It’s ironic that found footage, an overdone gimmick technique of late, is still being used by filmmakers to try to make their horror pictures stand out from the crowd. It’s so common now that, when I watch one, I scrutinise whether or not it needed to be one at all, how plausible it would be (e.g., to keep filming) and if it might have been scarier as a traditionally-shot film.
The Taking of Deborah Logan didn’t need to be found-footage. Just because one of the characters is filming something, doesn’t mean we have to see the entire film through their lens. We could honestly have just cut to their lens’s POV and gotten a scare delivered that way.
The titular Deborah (a brilliantly intense Jill Larson) is a elderly woman with Alzheimer’s and early-onset dementia; her daughter Sarah (Anne Ramsay) is her sole carer but is struggling to keep up with her mother’s mortgage payments, and so agrees to let student Mia (Michelle Ang) and her two-man crew film the progression of Deborah’s condition for her PhD thesis.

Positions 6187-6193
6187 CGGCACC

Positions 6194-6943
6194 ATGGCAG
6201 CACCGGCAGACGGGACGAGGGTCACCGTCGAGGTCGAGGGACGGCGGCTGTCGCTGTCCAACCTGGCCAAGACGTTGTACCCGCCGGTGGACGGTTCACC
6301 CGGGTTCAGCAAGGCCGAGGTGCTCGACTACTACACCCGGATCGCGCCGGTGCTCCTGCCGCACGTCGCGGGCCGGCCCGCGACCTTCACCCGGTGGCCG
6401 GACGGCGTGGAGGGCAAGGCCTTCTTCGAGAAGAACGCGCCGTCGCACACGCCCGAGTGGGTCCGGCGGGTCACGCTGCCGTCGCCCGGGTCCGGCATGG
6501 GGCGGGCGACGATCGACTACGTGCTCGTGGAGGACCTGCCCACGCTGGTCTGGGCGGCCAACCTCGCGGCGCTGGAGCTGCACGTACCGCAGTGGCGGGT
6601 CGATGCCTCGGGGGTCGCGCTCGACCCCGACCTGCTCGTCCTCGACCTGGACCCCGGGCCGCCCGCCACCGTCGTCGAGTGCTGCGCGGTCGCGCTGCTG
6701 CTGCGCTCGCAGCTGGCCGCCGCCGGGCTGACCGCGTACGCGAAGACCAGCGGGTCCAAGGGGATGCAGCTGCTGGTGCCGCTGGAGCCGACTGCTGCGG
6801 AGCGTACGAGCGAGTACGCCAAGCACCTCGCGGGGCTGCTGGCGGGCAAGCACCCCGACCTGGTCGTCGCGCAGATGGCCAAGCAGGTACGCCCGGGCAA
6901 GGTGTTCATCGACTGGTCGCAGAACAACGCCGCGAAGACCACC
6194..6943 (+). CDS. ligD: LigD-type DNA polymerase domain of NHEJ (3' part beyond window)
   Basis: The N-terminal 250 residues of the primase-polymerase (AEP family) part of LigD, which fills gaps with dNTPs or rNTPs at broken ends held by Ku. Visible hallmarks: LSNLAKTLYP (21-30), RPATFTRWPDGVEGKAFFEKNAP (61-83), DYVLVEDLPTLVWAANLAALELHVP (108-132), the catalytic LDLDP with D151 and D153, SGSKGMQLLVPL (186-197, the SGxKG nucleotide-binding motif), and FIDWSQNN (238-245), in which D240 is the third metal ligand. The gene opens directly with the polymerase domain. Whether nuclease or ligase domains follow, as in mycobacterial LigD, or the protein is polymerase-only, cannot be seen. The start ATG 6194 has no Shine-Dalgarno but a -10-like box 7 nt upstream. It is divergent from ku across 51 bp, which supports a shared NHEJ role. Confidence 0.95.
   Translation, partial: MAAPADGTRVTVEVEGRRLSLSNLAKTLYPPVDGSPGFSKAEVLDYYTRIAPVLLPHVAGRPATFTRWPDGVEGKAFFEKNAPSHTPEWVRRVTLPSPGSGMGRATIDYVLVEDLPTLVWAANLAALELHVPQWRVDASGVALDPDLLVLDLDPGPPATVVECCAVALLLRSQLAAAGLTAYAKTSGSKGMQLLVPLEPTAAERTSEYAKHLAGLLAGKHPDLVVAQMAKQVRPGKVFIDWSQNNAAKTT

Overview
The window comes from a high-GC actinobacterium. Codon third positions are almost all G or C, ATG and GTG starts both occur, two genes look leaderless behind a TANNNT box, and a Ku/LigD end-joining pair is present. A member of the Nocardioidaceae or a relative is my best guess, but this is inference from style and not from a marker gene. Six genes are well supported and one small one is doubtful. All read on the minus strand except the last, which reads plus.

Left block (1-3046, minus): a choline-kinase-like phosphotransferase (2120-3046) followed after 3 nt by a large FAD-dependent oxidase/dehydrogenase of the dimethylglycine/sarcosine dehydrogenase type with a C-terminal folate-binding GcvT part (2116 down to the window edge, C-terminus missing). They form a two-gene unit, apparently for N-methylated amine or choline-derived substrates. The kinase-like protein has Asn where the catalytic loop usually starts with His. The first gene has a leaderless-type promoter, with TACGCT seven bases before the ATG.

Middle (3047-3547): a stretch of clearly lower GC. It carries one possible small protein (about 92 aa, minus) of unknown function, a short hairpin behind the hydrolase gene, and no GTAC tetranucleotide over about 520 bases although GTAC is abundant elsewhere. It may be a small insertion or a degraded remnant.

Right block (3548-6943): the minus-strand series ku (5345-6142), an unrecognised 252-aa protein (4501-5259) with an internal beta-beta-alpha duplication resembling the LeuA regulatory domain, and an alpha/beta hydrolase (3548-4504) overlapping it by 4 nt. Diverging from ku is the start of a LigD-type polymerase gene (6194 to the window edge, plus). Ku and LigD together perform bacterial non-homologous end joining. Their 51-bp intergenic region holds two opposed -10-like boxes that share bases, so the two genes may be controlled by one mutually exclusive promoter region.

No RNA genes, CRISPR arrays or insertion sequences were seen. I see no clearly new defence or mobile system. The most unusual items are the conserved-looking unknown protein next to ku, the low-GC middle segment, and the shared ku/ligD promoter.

So far, so good, but when Deborah starts exhibiting some horrifyingly disturbing behaviour (levitating onto kitchen counters, ripping off her own skin, threatening camera crew with a knife), nobody stops filming to commit her to somewhere with proper care and instead continue to film her increasingly self-damaging episodes.
The pacing is a bit awful; there were moments I thought that time had gone backwards. The scares are shamelessly repetitive: Deborah goes missing, the crew film their search for her in the dark; they find her facing a wall in silence; they get closer; she whips around, screams, lurches for someone and then tears or scratches at her own skin. Ad nauseum.
There are one or two genuinely creepy moments (hats off to the SFX team), but by and large, the ‘harmless old lady with unpredictable dementia’ trope would be parlayed into some more effective horror courtesy of The Visit. And with much better use of found footage.